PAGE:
I am working on a series about the prairie landscape. I really wanted to use the the panorama format to fully capture the vastness of the western prairies. I considered a few different cameras, the Xpan, the Widelux and the Horizon. For various reasons, none of them fit the bill. I discovered the PressPan panorama cameras made by Trastic. I was fortunate enough to find a used one online.

It is a beast of a camera. I absolutely in love with the images I am getting from this camera.

PressPan example
PressPan example
PressPan example
PressPan example
PressPan example

Reality So Subtle 6×17 Pinhole Camera

I was looking for something in a larger format pinhole camera and purchased a 6×17 from Reality so Subtle.

It is a well made camera that gives 4 exposures on a roll of 120 film. It is quite tricky to load and requires some practice. I really like the panoramic look the camera gives.

Reality so Subtle 6×17 example
Reality so Subtle 6×17 example
Reality so Subtle 6×17 example
Reality so Subtle 6×17 example
Reality so Subtle 6×17 example

Baby Cube Pinhole Camera

Baby Cube pinhole camera

An interesting little camera that a purchased from Chroma Camera. It has:

0.2mm Pinhole

30mm focal length

F/150 equivalent aperture

24x24mm frame size

It has an ingenious winding system that keeps the frame spacing constant.

Example from the Baby Cube camera

Example from the Baby Cube camera
Example from the Baby Cube camera
Example from the Baby Cube camera
Example from the Baby Cube camera

Sony Cyber-shot DSC-H9 IR conversion

Sony Cyber-shot DSC H9

I have been interested in IR photography for a while and had been using a ir720 filter on my Pentax K70. I found that I was getting good results but found that not being able to see the image though the viewfinder very limiting. I briefly considered having one of my cameras converted it IR, but then came across this on YouTube: Sony Infrared Conversion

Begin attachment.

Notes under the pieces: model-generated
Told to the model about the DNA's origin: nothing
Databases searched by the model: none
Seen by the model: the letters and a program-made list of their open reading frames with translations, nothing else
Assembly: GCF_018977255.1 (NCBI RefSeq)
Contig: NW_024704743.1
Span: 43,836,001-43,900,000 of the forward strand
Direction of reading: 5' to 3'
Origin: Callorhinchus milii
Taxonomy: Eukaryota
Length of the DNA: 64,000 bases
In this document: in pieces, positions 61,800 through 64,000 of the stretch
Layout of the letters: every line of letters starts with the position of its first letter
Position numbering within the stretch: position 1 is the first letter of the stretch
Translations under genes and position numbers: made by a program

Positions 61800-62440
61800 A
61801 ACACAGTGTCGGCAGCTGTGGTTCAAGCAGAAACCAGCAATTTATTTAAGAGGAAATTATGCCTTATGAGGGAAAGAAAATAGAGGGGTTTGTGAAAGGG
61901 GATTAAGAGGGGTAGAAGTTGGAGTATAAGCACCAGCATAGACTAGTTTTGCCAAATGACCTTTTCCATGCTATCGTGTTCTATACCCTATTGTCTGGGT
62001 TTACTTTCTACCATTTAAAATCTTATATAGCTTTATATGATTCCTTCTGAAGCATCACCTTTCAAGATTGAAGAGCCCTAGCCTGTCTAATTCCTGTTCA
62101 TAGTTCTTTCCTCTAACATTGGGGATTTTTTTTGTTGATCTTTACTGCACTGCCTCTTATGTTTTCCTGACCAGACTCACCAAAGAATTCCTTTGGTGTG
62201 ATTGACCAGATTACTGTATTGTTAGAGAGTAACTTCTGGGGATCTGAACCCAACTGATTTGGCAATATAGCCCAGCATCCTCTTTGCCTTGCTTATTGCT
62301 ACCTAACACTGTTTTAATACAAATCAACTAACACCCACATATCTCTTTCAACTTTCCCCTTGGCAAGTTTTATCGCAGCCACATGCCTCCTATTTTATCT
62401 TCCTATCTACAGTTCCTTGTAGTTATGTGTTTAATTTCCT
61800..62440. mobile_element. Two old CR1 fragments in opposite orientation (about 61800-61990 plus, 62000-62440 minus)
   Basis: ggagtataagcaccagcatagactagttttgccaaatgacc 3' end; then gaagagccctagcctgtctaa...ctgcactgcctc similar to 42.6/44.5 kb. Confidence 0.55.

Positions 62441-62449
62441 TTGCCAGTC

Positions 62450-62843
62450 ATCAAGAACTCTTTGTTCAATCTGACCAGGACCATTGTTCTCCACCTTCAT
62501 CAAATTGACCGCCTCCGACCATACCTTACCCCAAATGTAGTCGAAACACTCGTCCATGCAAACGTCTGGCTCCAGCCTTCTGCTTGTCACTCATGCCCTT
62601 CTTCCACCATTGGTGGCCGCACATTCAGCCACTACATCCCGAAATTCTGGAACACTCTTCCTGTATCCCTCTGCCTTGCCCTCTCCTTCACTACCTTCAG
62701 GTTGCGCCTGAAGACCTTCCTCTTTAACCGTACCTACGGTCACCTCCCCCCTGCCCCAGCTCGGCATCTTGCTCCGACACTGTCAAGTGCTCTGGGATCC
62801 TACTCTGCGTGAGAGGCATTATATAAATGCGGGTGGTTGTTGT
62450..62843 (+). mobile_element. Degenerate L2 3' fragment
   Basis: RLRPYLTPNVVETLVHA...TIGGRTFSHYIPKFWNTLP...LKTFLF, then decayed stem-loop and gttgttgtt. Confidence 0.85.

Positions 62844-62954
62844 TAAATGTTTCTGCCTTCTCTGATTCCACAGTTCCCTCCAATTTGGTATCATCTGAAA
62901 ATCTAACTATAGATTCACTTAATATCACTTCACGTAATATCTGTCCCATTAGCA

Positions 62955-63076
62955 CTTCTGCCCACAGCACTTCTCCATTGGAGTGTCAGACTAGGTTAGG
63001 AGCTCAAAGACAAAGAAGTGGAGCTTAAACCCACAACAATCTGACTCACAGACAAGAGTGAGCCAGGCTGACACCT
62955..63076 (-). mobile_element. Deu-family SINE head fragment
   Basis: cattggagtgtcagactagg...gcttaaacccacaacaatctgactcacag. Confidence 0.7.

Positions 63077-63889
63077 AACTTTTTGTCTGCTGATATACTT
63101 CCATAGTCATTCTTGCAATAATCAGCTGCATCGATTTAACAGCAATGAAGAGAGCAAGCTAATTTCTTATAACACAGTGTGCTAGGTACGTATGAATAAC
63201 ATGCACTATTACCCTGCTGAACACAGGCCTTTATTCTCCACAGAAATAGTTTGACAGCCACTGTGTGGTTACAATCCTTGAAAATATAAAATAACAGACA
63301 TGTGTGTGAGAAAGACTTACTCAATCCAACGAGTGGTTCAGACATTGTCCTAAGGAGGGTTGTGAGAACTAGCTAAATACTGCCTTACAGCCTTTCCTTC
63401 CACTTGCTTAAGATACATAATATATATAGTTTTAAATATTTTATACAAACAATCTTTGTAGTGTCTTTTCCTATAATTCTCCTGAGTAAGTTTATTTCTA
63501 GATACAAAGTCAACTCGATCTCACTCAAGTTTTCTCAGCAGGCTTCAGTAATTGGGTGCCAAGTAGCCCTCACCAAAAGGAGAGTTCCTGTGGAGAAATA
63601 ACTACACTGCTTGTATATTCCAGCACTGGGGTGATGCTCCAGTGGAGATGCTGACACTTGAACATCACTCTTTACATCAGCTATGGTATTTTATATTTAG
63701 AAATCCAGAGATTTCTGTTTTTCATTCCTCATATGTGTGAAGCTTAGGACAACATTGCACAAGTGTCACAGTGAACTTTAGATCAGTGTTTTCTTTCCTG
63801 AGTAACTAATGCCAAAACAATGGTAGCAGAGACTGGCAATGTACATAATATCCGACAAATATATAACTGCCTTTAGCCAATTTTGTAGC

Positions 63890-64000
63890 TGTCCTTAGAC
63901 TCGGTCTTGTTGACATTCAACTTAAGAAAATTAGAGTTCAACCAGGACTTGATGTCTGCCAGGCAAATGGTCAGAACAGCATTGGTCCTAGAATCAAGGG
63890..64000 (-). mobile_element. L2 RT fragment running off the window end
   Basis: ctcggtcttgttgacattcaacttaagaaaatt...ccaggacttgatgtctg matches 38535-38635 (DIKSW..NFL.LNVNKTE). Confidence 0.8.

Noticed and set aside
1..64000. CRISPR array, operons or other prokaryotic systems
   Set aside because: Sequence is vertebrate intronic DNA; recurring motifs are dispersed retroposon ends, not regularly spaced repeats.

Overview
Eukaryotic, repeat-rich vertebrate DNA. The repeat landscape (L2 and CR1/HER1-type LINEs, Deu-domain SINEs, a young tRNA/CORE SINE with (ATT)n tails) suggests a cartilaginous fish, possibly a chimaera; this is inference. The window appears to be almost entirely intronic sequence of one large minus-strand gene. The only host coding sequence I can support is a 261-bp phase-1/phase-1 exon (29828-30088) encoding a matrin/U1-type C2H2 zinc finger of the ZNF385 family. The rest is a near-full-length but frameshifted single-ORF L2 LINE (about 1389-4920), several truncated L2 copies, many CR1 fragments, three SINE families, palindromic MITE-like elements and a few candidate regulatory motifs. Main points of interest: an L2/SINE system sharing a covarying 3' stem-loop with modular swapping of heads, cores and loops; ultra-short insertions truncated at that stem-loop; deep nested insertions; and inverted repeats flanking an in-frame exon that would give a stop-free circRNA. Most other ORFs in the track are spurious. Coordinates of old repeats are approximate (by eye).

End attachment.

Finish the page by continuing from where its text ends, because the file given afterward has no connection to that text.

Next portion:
I found a Sony Cyber-shot DSC H9 on Ebay and did the converted it myself. When the camera is in night shot mode with an ir720 filter it gives good results. I did some basic editing in Lightroom and Photoshop

It is winter now so there is a lack of green foliage so I will be interested to see how it works in the summer.

Here are some examples:

IR photograph

IR photograph
IR photograph
IR photograph
IR photograph

Double Exposure Part 2

I am continuing to make double exposures using film, but was curious to see what kind of images could be made by different people sharing the camera.

I purchased a simple point and shoot film camera that would be easy to use by someone not familiar with shooting film.

Harman point and shoot film camera.

This Harman reusable camera fit the bill and as a bonus, came with two rolls of film. I loaded the camera and gave it to my two daughters. After they had finished the roll, I rewound the film and re-exposed the film.

Here are some of the results:

Multiple exposure 1
Multiple exposure 2
Multiple exposure 3
Multiple exposure 4
Multiple exposure 5

February Pinhole Camera

This month is a simple build. I constructed the camera from a metal watch box. Placed the pinhole in the lid and used a simple tape shutter. I folded a 7 inch square of photo paper to fit inside the cube.

The cube pinhole camera.

I was surprised how the image was captured inside the cube, I was expecting more distortion up the sides. Cutting the paper to fit in the cube was a little time consuming. Overall I was overall happy with the results and this could be an interesting start to a larger project.

January Pinhole Camera

8 sided Christmas tin

Came across this in the Dollar Store and thought it would make an interesting camera. I am going to put a pinhole in each of the sides and a circular core in the center to hold a 3.5 x 6 inch strip of photo paper.

Holes drilled in each side of the tin.
Hole drilled in the bottom for the tripod mount and to attach the central core.
Central core made from a piece cut from a plastic caulking tube.
A piece of wood cut to fit inside the tube. It has a 5/16 in hole drilled to accept the T nut.

The T nut is driven through the bottom of the can and into the hole in the center core.
The interior showing the central core mounted in place.

Painting the interior of the camera black. I used two coats of flat acrylic paint.
Making the pinholes out of a beer can. I calculated the focal length to be 35mm and a .26mm pinhole was required. The camera will be f135.
Mounted a pinhole in each of the 8 sides of the camera.
The finished camera.
Example 1
Example 2
Example 3
Example 4

I am glad that I built the 8 sided camera but it is not something I will use regularly. The camera is really fiddly to load and I don’t find the resulting images all that exciting.